a list compiled by Alex Kasman (College of Charleston)

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The Raven and the Writing Desk (2019)
Ian T. Durham

In this work -- which is more of a Socratic dialogue utilizing characters from Lewis Carroll's fiction than it is a work of fiction itself -- the author explores philosophical questions regarding the existence of mathematical objects. His main point is to distinguish between two realities: representational and tangible.

(Warning: Contrary to what this work suggests, considering the integers and the rational numbers does not force one to accept that there are different "sizes" of infinity. The author was presumably thinking of the integers and the real numbers, which indeed are infinite sets with different cardinalities according to the definitions introduced by Georg Cantor. The integers and the rational numbers, in contrast, can be put into one-to-one correspondence.)

Thanks to Allan Goldberg for suggesting that this work be added to my database. It was published in Trick or Truth?: The Mysterious Connection Between Physics and Mathematics and is available for free from

Contributed by Ian Durham

I was delighted to (purely by accident) find that something I wrote ended up on your site. In fact I had no idea your site even existed. At any rate, the warning you posted about the mistake is, of course, correct. I just wanted to make sure I pointed out that it was a typo. It actually was supposed to say “reals” and not “rationals”. Thanks for the inclusion and love the site!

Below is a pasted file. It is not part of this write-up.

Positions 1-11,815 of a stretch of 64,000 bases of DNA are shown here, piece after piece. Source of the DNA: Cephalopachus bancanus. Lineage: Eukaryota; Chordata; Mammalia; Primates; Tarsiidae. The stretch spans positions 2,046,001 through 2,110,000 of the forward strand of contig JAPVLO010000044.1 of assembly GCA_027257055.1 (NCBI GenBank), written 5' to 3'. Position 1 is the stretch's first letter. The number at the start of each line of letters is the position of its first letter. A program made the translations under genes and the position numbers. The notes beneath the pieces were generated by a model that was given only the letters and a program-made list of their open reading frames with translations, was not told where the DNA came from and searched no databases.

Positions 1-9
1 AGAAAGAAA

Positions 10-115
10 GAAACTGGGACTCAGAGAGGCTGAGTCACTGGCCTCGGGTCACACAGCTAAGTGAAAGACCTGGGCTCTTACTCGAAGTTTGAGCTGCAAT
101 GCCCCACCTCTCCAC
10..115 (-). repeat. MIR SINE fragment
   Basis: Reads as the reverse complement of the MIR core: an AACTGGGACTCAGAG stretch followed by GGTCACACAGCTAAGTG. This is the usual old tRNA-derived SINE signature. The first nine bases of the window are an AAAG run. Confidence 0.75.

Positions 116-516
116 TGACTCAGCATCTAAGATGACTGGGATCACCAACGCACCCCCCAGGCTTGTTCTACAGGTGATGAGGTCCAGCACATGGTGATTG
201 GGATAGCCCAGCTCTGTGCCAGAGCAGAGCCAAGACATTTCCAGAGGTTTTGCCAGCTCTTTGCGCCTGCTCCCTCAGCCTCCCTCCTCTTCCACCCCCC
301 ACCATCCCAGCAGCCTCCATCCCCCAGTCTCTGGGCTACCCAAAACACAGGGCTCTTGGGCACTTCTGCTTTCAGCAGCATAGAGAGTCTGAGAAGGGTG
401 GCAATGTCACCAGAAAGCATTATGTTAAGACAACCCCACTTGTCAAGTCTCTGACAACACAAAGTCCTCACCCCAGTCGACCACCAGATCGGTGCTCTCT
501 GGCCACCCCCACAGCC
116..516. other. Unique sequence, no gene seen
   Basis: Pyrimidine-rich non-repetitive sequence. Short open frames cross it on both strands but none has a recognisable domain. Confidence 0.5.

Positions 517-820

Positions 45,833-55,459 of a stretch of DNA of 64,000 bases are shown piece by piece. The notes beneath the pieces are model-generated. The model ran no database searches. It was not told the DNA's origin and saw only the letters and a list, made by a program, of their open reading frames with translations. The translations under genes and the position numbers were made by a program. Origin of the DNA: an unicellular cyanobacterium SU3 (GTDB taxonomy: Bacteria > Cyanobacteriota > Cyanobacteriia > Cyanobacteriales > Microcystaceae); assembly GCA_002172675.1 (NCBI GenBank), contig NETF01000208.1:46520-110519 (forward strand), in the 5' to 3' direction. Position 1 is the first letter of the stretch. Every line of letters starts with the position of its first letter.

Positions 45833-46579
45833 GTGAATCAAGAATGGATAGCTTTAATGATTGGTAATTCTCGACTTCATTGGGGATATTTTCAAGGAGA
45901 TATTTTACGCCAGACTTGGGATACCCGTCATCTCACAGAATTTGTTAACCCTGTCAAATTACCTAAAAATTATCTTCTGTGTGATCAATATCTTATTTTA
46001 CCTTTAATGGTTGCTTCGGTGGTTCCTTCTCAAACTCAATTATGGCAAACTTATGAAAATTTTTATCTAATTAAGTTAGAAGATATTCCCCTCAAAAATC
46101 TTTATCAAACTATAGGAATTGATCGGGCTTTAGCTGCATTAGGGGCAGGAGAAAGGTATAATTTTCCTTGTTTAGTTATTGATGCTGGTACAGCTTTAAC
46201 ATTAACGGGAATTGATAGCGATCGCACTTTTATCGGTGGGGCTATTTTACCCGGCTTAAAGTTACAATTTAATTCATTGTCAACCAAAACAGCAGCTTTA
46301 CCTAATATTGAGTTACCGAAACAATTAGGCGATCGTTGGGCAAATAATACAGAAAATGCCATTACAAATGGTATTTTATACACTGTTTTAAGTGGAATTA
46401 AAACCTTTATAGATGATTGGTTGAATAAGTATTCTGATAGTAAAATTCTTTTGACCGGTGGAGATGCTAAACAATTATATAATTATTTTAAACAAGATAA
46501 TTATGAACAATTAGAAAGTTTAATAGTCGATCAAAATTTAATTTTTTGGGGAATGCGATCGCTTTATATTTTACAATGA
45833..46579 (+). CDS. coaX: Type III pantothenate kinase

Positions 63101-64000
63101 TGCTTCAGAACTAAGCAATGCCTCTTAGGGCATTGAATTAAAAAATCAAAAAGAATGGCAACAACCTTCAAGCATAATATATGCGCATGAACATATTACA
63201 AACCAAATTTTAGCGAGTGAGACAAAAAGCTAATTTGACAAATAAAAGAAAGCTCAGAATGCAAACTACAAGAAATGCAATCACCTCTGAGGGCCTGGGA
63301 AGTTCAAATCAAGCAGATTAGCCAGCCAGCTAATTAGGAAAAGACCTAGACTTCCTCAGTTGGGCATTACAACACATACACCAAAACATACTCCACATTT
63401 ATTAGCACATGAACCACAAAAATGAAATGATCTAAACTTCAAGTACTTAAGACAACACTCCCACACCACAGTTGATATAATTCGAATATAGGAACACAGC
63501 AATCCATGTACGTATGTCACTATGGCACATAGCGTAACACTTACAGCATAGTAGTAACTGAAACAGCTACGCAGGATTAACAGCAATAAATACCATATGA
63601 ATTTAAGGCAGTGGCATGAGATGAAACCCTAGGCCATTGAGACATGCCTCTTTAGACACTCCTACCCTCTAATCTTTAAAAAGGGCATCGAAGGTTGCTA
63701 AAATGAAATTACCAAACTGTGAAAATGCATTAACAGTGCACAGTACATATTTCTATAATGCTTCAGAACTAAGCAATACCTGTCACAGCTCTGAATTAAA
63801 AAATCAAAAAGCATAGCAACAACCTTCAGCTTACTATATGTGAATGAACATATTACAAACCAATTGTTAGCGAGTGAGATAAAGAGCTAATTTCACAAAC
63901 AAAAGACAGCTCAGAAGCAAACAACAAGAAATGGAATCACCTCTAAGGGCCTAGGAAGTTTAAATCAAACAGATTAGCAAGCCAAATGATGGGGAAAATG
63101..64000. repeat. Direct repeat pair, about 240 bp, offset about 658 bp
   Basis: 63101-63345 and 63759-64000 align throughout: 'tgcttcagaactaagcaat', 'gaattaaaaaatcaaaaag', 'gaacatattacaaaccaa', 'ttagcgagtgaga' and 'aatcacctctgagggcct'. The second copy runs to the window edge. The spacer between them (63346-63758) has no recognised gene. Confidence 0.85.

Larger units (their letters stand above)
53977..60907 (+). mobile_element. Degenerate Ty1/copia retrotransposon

More information about this work can be found at
(Note: This is just one work of mathematical fiction from the list. To see the entire list or to see more works of mathematical fiction, return to the Homepage.)

Works Similar to The Raven and the Writing Desk
According to my `secret formula', the following works of mathematical fiction are similar to this one:
  1. Let's Consider Two Spherical Chickens by Tommaso Bolognesi
  2. Gauß, Eisenstein, and the ``third'' proof of the Quadratic Reciprocity Theorem: Ein kleines Schauspiel by Reinhard C. Laubenbacher / David J. Pengelley
  3. Dialógusok a matematikáról [Dialogues on Mathematics] by Alfréd Rényi
  4. Shakespeare Predicted it All by Dietmar Dath
  5. Euclid and His Modern Rivals by Charles Lutwidge Dodgson (aka Lewis Carroll)
  6. Conversations on Mathematics with a Visitor from Outer Space by David Ruelle
  7. Surreal Numbers: How Two Ex-Students Turned on to Pure Mathematics and Found Total Happiness by Don Knuth
  8. Gödel, Escher Bach: an eternal golden braid by Douglas Hofstadter
  9. Sylvie and Bruno Concluded by Lewis Carroll
  10. A Tangled Tale by Lewis Carroll
Ratings for The Raven and the Writing Desk:
RatingsHave you seen/read this work of mathematical fiction? Then click here to enter your own votes on its mathematical content and literary quality or send me comments to post on this Webpage.
Mathematical Content:
3/5 (1 votes)
Literary Quality:
1/5 (1 votes)

GenreFantasy, Didactic,
TopicInfinity, Real Mathematics,

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Exciting News: The 1,600th entry was recently added to this database of mathematical fiction! Also, for those of you interested in non-fictional math books let me (shamelessly) plug the recent release of the second edition of my soliton theory textbook.

(Maintained by Alex Kasman, College of Charleston)